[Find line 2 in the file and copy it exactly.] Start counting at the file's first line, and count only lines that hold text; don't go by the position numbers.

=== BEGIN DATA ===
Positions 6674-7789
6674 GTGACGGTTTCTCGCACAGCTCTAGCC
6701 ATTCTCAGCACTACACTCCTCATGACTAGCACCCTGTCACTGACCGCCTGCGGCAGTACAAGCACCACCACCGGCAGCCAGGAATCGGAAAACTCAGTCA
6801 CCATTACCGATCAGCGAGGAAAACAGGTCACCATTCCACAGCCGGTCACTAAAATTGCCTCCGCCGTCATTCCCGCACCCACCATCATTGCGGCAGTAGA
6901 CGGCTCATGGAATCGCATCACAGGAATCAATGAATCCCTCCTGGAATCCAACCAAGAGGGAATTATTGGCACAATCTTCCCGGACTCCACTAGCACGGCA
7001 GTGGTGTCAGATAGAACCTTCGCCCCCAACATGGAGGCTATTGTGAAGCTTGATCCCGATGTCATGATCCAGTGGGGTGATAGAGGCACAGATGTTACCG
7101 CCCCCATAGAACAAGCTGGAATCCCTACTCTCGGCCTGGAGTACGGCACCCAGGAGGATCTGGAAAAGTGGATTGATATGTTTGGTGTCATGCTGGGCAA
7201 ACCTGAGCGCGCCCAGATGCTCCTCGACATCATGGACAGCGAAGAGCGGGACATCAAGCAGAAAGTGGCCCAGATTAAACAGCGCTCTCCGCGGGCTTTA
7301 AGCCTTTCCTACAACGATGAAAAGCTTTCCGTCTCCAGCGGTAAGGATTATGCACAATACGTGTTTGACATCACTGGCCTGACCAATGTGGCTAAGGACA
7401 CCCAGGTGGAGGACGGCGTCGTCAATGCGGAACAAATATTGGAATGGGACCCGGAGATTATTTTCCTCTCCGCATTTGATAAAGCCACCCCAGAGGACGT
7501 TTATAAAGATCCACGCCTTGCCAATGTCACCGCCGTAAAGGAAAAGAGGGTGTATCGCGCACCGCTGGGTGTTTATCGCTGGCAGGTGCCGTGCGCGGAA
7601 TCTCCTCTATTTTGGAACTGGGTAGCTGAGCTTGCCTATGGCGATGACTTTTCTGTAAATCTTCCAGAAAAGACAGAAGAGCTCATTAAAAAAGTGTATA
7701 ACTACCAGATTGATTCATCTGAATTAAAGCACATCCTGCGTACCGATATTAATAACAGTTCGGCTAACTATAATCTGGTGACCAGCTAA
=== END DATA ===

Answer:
6674 GTGACGGTTTCTCGCACAGCTCTAGCC